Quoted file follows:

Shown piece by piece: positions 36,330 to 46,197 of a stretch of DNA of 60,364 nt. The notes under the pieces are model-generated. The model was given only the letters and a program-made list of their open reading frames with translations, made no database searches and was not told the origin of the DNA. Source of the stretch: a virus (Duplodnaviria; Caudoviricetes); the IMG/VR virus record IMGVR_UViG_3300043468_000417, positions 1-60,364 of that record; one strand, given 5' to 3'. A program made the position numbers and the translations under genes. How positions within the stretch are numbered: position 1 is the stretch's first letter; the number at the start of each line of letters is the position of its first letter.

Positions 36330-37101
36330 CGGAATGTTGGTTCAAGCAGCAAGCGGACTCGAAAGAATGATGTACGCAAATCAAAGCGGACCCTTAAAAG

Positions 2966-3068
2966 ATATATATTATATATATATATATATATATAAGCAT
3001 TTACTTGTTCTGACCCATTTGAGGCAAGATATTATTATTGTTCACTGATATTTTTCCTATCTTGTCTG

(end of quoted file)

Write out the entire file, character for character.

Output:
Shown piece by piece: positions 36,330 to 46,197 of a stretch of DNA of 60,364 nt. The notes under the pieces are model-generated. The model was given only the letters and a program-made list of their open reading frames with translations, made no database searches and was not told the origin of the DNA. Source of the stretch: a virus (Duplodnaviria; Caudoviricetes); the IMG/VR virus record IMGVR_UViG_3300043468_000417, positions 1-60,364 of that record; one strand, given 5' to 3'. A program made the position numbers and the translations under genes. How positions within the stretch are numbered: position 1 is the stretch's first letter; the number at the start of each line of letters is the position of its first letter.

Positions 36330-37101
36330 CGGAATGTTGGTTCAAGCAGCAAGCGGACTCGAAAGAATGATGTACGCAAATCAAAGCGGACCCTTAAAAG

Positions 2966-3068
2966 ATATATATTATATATATATATATATATATAAGCAT
3001 TTACTTGTTCTGACCCATTTGAGGCAAGATATTATTATTGTTCACTGATATTTTTCCTATCTTGTCTG